LONDON: A so-called right-wing television channel in France hit record viewing numbers in May, which has prompted concern among the country’s more liberal supporters ahead of next year’s presidential election.
The statistics could be a boost for the far-right presidential candidate Marine Le Pen, the Guardian newspaper reported.
CNews, a Paris-based channel, runs debate programs involving renowned conservative commentators and also broadcasts news bulletins that focus specifically on crime and immigration.
The free-to-air channel is part of the Canal+ Group, owned by French industrialist Vincent Bolloré, and has been dubbed a “French Fox News.”
That claim is wrong, according to Serge Nedjar, the channel’s director-general, who said there was no comparison to the Rupert Murdoch-owned Fox News in America, which is known for its support of former US President Donald Trump.
“We are not affiliated to any party or any politician,” Nedjar said. “We are light years away from that.”
CNews has doubled its viewership over the past two years, a rise which has been spearheaded by the “Face à L’Info” program. That show attracts 1 million viewers per episode, fronted by Eric Zemmour, an essayist, polemicist and journalist for the newspaper “Le Figaro.”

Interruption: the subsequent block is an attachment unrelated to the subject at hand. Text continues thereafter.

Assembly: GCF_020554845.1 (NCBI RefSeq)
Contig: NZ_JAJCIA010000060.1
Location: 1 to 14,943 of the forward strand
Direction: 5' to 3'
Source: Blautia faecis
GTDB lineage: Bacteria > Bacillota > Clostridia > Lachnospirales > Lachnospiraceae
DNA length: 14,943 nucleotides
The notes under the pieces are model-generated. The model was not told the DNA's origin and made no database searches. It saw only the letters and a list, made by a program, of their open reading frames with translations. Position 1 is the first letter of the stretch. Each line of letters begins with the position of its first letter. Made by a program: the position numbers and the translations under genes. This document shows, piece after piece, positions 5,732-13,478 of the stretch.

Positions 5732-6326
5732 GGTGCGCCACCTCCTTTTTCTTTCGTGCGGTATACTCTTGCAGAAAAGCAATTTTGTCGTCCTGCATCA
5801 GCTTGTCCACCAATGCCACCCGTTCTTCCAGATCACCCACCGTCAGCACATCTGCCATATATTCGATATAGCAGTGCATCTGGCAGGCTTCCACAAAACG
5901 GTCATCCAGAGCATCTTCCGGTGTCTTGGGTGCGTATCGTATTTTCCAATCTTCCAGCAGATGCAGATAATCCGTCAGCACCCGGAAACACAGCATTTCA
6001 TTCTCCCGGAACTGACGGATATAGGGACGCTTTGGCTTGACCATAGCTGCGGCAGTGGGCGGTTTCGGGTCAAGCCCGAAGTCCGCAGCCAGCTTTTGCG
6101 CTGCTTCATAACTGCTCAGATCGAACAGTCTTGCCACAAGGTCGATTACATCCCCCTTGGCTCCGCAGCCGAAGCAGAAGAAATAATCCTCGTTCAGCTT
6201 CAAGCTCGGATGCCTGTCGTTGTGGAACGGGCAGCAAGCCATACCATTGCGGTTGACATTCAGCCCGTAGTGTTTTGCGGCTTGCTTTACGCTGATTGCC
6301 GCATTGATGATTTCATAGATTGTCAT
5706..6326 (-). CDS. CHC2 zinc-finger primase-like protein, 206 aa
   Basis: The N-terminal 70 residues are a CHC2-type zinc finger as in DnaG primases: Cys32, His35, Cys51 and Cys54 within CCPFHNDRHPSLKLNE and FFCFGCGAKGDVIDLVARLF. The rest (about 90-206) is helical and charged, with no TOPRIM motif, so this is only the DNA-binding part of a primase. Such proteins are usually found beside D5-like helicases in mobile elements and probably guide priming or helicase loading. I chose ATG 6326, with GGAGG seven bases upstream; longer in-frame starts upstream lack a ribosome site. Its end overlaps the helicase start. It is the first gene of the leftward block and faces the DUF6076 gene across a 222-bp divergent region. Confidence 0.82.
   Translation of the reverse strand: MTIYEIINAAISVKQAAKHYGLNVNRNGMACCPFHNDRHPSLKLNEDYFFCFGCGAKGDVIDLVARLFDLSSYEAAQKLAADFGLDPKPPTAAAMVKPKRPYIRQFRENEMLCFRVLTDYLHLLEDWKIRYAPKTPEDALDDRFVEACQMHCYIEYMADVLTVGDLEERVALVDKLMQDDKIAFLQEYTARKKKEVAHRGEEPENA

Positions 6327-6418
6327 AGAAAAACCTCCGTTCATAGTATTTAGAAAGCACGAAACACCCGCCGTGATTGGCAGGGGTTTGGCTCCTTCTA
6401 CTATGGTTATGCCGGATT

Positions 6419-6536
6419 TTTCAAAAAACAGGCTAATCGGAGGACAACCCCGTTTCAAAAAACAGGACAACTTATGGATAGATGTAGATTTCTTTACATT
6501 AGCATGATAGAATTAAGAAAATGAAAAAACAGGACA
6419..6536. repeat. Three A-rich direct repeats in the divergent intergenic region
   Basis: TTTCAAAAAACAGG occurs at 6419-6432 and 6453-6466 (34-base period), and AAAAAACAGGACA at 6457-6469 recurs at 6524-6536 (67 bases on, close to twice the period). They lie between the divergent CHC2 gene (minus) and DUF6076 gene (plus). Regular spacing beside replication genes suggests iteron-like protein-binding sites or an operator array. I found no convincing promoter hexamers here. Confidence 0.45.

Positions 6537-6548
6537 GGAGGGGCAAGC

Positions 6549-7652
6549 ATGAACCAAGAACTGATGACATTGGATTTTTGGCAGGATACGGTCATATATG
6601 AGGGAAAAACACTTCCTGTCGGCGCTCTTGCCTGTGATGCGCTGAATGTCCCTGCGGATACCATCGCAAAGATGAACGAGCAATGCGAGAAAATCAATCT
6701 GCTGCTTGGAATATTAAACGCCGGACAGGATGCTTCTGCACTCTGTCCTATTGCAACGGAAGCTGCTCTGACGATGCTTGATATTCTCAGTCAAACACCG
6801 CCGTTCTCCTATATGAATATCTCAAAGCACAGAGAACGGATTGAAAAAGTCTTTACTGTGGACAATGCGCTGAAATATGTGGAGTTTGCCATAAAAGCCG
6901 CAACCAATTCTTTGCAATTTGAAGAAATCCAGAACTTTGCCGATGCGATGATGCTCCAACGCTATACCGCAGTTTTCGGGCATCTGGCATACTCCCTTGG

It also drew more viewers compared to its main rival, BFMTV, and has become France’s most-watched rolling news channel across several weekday slots.
Zemmour has criminal convictions for racial and religious hate speech. He said, “most drug dealers are black and Arab” in 2010 and likened Muslims living in France to “colonizers” in 2019.
France’s media regulator fined CNews €200,000 ($244,000) for broadcasting comments made by Zemmour on child migrants and France’s asylum system, which it ruled was hate speech.
French media experts are divided on whether CNews’ focus on national security and terrorism, as well as immigration and crime, is shaping the political debate ahead of the 2022 elections. Or if it is reflecting a steady shift to the right by French voters over the past decade.
Recent polls in France indicate that incumbent president Emmanuel Macron is likely to face off with Le Pen in next spring’s election.
Le Pen heads the National Rally party — formerly the National Front — a far-right anti-immigration and Eurosceptic party, which has seen a growth in support in France since she replaced her father as leader in 2011.